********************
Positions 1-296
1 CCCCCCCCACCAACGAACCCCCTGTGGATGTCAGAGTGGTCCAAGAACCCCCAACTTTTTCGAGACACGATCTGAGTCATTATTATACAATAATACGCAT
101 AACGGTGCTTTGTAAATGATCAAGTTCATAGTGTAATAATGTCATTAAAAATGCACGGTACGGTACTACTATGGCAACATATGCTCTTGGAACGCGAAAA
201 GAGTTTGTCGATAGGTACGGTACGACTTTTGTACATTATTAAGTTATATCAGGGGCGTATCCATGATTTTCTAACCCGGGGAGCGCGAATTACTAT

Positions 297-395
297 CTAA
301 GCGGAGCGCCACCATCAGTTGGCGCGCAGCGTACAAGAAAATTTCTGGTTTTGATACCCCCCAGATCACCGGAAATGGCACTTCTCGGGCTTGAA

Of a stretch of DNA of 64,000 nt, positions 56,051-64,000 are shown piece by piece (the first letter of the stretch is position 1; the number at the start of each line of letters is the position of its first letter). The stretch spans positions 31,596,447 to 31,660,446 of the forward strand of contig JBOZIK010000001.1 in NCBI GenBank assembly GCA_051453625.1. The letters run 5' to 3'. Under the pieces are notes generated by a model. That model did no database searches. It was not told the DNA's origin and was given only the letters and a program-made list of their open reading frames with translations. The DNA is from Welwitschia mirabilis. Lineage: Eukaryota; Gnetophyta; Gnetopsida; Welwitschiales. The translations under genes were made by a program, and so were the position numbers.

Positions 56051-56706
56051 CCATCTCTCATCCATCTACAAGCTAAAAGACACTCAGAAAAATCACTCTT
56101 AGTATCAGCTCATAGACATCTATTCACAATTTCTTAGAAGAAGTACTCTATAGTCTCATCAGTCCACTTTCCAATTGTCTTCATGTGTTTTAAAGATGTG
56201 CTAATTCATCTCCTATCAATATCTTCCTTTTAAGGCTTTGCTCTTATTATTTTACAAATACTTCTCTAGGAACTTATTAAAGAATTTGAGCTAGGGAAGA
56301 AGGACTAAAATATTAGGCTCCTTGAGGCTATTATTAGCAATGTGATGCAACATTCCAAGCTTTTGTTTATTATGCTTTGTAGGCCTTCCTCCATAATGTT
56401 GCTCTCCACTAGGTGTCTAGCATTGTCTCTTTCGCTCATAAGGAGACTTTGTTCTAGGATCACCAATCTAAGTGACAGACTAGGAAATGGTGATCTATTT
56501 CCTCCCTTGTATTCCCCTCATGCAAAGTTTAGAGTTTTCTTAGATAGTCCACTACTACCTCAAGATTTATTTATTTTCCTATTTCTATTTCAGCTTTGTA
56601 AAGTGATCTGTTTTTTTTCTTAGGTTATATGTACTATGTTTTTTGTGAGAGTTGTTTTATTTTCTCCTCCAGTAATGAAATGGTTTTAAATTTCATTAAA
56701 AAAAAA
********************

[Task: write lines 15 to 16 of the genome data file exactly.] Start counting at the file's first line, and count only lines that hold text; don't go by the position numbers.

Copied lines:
56501 CCTCCCTTGTATTCCCCTCATGCAAAGTTTAGAGTTTTCTTAGATAGTCCACTACTACCTCAAGATTTATTTATTTTCCTATTTCTATTTCAGCTTTGTA
56601 AAGTGATCTGTTTTTTTTCTTAGGTTATATGTACTATGTTTTTTGTGAGAGTTGTTTTATTTTCTCCTCCAGTAATGAAATGGTTTTAAATTTCATTAAA